Cosmetic surgery on the rise but caution advised

Model Gemma Garrett got breast implants when she was 25 — they had to be removed after they reptured.

“Should I get Botox before my wedding?” asks a 29-year-old bride-to-be.

“I’ll definitely get my boobs done in a few years when gravity starts to win”, says a 31-year-old living in Dublin.

Another woman describes her breast augmentation like ‘getting your tonsils out’ — she is 26 years old.

Today, it seems when young women don’t like something about their face or body, the solution is no longer make-up or a push up bra, it’s getting ‘work done’.

It’s difficult to know how many Irish women are having cosmetic procedures (such as face lifts, breast augmentation and liposuction) or non-surgical interventions (Botox, dermal fillers, lip enhancements) every year. Yet ask a friend, colleague or family member if they know someone who has had any cosmetic work done this answer will most likely be yes.

Ask a woman in her 20s or 30s if they would ever consider having Botox or fillers, and it will almost certainly be yes.

Plastic and reconstructive surgeon and secretary for the Irish Association of Plastic Surgeons (IAPS), Dr Peter Meagher says the cosmetics surgery sector has been depressed since the recession hit, although there has been some change in the last six months.

Yet while traditional surgeries might be stagnating, it’s boom time for non-surgical interventions and treatments like Botox, and lip enhancements — procedures that appeal to a younger image-conscious generation.

Instead of expensive and invasive facelifts, women in their 20s and 30s are using injectibles as quick, cost-effective solutions to looking good. Accessibility is a key factor too, with clinics springing up on the main streets, allowing women to have Botox on their lunchbreak.

Non-surgical interventions are also more affordable. One young woman who had a breast augmentation in her 20s compared it to buying a small secondhand car — an investment you could pay off in six months.

While many doctors and clinics are hesitant to give out prices, the average cost in Ireland for the most popular procedure in the country, a breast augmentation, costs upwards of €5,000, more if an uplift is needed, and tend to attract the 30-plus age group. For dermal fillers, lip enhancements and Botox, prices range from €200 upward and women as young as 21 are investing.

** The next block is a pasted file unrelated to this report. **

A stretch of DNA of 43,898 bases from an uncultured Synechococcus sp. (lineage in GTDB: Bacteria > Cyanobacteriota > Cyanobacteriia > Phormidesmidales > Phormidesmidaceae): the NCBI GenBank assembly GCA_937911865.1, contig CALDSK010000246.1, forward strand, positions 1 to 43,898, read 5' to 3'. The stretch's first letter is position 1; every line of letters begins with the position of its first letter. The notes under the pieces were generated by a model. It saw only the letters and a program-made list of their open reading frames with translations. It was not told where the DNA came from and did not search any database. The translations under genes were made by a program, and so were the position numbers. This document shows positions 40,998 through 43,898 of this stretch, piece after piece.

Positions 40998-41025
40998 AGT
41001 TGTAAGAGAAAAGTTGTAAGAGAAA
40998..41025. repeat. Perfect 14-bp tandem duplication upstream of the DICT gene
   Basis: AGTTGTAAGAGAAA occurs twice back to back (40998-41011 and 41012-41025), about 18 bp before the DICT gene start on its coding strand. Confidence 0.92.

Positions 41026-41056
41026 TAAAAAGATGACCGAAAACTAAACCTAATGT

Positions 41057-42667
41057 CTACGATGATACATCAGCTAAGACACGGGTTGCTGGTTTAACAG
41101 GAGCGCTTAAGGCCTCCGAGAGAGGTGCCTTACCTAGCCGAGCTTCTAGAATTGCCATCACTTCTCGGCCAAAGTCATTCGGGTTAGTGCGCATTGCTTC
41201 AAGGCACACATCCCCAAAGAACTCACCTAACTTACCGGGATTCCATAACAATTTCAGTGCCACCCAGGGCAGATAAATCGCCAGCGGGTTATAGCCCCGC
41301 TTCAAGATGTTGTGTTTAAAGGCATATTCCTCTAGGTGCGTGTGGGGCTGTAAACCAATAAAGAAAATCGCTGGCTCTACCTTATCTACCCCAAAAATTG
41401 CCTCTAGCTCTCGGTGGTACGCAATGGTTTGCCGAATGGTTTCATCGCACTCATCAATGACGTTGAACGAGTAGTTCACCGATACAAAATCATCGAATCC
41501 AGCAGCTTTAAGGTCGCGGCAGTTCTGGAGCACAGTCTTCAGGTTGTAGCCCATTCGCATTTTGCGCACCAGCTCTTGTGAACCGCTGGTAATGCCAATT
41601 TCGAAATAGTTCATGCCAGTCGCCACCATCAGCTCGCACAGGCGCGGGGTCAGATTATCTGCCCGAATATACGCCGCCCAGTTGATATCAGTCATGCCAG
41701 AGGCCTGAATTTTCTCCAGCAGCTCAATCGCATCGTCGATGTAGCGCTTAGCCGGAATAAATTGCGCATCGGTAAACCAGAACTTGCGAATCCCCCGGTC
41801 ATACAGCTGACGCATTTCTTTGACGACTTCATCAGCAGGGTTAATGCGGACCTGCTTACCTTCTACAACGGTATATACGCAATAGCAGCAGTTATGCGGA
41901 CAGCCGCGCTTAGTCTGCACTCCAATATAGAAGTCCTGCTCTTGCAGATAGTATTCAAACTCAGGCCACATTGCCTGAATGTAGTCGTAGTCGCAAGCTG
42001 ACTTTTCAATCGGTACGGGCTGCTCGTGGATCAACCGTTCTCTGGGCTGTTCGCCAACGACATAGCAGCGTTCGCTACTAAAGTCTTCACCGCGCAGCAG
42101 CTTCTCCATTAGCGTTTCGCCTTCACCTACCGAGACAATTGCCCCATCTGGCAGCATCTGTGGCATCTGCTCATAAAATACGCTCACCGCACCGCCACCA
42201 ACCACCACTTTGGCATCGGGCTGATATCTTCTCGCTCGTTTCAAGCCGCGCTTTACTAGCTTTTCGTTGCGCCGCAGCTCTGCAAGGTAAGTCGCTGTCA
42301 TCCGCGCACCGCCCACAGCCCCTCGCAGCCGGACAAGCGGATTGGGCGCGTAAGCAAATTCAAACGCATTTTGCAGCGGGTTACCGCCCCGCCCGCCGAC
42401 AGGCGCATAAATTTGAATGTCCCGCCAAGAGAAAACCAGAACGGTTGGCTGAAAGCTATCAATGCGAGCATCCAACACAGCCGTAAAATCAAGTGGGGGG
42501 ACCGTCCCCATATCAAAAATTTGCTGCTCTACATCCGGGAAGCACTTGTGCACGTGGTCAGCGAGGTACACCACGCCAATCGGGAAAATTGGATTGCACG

A younger clientele has started to make enquiries about non-surgical treatments at Therapie Clinics.

“We are seeing younger and younger patients looking for preventative treatment — some think their lines and wrinkles are worse than they appear to be,” says Dr Mark Hamilton from Thérapie Clinic.

“Young people now take a lot of time with their appearance and are better educated about the ageing and damaging effects of the sun.”

The youngest patient Dr Mark Hamilton from Thérapie Clinic has treated was a 21- year-old with severe frown lines. It was an exception. “We almost never treat someone under the age of 25,” he says.

Not everyone is offered treatment. When dealing with women in their 20s, Dr Hamilton recites three fundamentals: stop smoking, reduce sun exposure and use an SPF.

For those who go on to get work done, most will opt for minimal improvements. “Many younger women ask for the treatment to be done in such a way that it’s not obvious,” says Dr Hamilton.

The increase in demand for non-surgical treatments is sometimes attributed to the influence of celebrities and reality TV stars that have made cosmetic surgery part of the norm.

Surveys on young girls attitudes bear this out, showing 62% of girls aged 11 to 16 say they feel some pressure to look the way celebrities do.

One episode of reality show The Only Way is Essex centres around a Botox party, where the cast of 20-somethings discuss recent boob jobs, pop upstairs for Botox and chat about getting their lips and teeth done to achieve the ‘racehorse’ look. Stateside, the most recent TV surgery shock story was when The Hills’ Heidi Montag had 10 procedures in one day including neck liposuction, buttock and breast augmentation at the age of 23.

Lorraine O’Riordan manager of Arasys, a salon specialising in non-surgical aesthetic procedures in Cork, says 21 to 23-year-olds come in looking for laser skin treatments, liposuction and lip enhancement.